The Montessori teaching method holds promise for the care of patients afflicted with Alzheimer’s Disease. Developed for small children just learning about their environment, Montessori uses tactile (hands-on) training to manipulate simple, every-day objects to reach a goal. The tasks get more complex as the skill level of the student increases. Montessori techniques may also help dementia patients relearn lost skills or retain them longer than they would otherwise.
Research begun ten years ago by psychologist Cameron Camp of the Myers Research Institute in Beachwood, Ohio, showed patients prolonging the period in which they retain skills. Montessori training also reduced the agitation, wandering and loss of attention during the lessons and for an extended period after-wards. The research has been written up favorably in the AARP bulletin (Sept. 2005) and in the American Journal of Alzheimer’s Dementia and Other Dementias “AJA” in Vol. 1, 2000.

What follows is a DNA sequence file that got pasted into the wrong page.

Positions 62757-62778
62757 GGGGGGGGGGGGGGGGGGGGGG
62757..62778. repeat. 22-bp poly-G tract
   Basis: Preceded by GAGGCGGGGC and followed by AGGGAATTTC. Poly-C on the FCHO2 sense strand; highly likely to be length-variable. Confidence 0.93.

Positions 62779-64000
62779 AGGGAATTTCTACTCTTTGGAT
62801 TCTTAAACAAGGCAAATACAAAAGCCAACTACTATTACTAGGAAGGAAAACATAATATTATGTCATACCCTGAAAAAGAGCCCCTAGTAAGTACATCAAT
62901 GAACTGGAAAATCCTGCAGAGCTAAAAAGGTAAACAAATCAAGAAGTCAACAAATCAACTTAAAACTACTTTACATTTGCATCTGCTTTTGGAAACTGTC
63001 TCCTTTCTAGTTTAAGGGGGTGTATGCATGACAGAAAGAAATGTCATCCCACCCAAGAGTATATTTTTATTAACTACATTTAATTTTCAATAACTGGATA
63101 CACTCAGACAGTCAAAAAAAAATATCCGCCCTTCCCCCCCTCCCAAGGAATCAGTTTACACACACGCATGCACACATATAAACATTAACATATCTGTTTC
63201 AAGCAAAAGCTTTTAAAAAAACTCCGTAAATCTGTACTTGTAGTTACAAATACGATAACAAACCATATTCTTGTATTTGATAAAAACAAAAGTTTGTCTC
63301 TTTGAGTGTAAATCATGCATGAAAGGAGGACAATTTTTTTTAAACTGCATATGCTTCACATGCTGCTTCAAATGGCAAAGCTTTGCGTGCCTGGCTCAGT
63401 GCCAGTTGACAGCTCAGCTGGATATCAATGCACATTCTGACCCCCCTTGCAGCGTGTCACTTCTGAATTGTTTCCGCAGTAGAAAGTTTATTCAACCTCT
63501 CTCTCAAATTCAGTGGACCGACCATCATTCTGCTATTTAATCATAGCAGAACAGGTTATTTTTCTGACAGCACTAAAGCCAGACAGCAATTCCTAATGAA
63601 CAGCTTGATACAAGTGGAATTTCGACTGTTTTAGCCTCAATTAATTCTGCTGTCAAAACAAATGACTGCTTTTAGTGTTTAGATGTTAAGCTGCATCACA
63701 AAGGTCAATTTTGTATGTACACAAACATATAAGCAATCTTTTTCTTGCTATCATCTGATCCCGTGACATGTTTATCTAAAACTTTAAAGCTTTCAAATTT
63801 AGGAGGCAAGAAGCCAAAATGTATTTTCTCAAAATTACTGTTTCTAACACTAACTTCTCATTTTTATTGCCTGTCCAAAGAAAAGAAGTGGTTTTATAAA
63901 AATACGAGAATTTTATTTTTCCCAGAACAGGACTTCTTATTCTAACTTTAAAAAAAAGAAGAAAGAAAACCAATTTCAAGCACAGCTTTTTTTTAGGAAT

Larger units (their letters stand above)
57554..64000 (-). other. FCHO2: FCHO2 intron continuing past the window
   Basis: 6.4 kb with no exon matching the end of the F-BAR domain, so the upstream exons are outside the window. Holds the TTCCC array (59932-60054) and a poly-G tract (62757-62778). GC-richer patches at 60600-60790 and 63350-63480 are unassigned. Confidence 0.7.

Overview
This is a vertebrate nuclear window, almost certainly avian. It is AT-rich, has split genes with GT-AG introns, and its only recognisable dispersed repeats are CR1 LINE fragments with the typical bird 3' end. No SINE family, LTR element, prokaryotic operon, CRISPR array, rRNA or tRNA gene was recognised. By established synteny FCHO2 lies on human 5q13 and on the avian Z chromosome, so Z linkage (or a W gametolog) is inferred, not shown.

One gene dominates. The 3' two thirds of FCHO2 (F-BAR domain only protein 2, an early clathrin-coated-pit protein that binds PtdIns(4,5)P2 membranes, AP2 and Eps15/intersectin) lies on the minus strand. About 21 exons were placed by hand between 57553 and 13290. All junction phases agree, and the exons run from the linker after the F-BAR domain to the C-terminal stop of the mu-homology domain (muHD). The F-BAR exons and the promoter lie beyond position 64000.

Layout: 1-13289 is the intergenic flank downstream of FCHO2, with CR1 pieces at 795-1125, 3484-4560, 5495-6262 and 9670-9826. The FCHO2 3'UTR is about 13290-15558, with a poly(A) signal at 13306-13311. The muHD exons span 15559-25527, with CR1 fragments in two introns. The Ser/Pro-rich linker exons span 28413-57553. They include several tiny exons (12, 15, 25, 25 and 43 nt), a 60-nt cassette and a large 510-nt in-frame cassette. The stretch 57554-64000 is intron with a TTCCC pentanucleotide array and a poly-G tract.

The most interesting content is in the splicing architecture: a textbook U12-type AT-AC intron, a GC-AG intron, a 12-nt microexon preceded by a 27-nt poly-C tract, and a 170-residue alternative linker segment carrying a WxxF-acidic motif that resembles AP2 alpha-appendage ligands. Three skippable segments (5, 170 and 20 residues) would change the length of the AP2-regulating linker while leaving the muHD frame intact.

If you have a loved one or a friend beginning to decline due to dementia, the Montessori Method offers one way to possibly slow the loss of skills. In addition, they may be able to relearn lost skills. The method is also adaptable to use in home-based care. There are a number of resources on-line to order Montessori supplies and activities. Also, in Naples, Terracina Grand is utilizing this method at there new Villa building which exclusively handles dementia patients.